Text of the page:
Overview

Comprehensive Description

[[ Genus Synodontis Cuvier ZBK ]]

The genus Synodontis Cuvier, 1816 ZBK is the most species rich and widespread genus of mochokid catfishes. As currently recognized the genus contains approximately 120 valid species distributed throughout most of the freshwaters of sub-Saharan Africa and the Nile River system. Larger Synodontis ZBK species are important food fishes in many parts of Africa and are commonly known as “squeakers” because they readily produce sounds by stridulating their pectoral spines when handled or disturbed. Furthermore many Synodontis ZBK species are prized ornamental fishes because they have striking pigmentation patterns or display unusual behaviors like an upside down swimming posture.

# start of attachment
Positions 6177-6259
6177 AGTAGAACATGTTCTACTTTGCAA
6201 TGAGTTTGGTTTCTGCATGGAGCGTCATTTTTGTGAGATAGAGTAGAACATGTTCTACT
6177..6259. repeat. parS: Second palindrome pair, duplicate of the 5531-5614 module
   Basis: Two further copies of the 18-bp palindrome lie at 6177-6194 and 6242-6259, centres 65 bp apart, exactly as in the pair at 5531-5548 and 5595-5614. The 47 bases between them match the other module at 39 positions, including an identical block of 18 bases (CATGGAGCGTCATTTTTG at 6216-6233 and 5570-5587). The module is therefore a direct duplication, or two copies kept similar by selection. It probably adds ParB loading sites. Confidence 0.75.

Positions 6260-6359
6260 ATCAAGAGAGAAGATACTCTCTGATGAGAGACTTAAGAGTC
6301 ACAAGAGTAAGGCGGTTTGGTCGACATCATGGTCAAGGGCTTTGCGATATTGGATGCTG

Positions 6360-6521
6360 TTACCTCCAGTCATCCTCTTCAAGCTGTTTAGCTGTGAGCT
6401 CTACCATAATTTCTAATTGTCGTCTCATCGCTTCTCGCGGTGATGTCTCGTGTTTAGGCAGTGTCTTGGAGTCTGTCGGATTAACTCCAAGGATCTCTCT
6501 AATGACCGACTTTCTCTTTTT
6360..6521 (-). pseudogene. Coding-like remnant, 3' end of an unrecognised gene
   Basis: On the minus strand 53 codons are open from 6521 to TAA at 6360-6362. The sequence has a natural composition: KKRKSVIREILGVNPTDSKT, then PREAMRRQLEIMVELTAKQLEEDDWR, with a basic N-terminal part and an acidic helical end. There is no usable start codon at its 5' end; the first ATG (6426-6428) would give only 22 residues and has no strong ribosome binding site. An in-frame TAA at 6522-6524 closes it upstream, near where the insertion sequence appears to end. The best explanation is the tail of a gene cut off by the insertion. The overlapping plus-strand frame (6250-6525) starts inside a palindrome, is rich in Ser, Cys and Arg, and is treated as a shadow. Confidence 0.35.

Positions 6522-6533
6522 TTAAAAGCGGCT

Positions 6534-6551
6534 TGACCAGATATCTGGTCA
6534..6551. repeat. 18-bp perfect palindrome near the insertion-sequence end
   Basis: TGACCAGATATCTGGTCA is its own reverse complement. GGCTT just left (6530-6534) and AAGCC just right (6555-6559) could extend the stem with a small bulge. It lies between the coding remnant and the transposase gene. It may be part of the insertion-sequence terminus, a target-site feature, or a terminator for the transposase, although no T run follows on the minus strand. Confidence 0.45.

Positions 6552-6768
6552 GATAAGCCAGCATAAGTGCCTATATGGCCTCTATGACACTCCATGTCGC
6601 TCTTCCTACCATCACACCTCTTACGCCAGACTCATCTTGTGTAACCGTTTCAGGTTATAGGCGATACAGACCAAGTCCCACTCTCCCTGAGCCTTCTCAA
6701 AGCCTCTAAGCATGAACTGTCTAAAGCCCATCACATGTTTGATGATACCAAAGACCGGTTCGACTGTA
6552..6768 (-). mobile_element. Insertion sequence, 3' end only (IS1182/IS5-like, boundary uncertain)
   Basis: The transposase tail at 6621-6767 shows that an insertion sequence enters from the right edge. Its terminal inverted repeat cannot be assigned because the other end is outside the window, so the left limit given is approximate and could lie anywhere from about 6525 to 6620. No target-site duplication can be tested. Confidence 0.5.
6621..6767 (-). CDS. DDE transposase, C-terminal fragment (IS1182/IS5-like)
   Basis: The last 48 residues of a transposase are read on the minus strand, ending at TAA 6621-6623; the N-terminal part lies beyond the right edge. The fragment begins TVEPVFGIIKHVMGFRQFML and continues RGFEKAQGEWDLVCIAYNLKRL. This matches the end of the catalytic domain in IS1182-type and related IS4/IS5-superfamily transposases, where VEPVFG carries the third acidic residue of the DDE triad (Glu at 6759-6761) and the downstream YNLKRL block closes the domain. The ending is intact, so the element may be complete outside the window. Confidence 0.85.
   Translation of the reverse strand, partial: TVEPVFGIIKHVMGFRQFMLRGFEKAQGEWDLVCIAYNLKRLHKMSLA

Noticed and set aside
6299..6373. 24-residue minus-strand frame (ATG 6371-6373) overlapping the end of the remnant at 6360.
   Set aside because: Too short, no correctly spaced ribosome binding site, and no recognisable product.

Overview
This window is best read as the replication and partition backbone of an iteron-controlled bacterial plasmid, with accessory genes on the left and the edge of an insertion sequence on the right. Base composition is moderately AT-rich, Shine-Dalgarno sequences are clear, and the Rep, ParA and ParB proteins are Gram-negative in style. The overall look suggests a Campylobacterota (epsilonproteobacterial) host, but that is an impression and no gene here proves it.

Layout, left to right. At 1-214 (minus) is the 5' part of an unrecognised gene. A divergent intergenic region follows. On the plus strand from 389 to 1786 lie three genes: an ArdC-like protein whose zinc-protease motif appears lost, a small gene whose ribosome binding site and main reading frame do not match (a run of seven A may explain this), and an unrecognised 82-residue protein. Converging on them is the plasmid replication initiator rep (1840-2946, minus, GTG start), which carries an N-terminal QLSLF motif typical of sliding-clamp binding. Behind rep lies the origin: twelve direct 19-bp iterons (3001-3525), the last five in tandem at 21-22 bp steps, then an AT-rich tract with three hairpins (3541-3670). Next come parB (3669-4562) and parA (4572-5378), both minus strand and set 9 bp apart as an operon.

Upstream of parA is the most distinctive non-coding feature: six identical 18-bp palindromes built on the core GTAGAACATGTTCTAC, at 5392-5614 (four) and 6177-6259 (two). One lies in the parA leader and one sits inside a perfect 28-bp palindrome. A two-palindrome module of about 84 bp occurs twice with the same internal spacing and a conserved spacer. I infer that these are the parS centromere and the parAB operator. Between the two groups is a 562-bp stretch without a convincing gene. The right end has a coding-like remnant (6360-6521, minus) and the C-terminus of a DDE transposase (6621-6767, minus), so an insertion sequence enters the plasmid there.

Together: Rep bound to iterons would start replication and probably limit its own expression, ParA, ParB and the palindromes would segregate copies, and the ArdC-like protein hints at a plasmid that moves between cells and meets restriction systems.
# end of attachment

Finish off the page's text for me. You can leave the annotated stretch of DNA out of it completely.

Poll (1971) last revised the entire genus and noted seven species reported from Gabon based on specimens he examined or previous published accounts and faunal lists: S. angelicus Schilthuis 1891 ZBK , S. albolineatus Pellegrin 1924 ZBK , S. guttatus Guenther 1865 ZBK , S. haugi Pellegrin 1906 ZBK , S. obesus Boulenger 1898 ZBK , S. polyodon Vaillant 1895 ZBK and S. tessmanni Pappenheim 1911 ZBK . Four of these species have well documented type localities within Gabon ( S. albolineatus ZBK , S. haugi ZBK , S. polyodon ZBK and S. tessmanni ZBK ) and appear to be endemics of the Ogôoué or Ntem Rivers and their tributaries.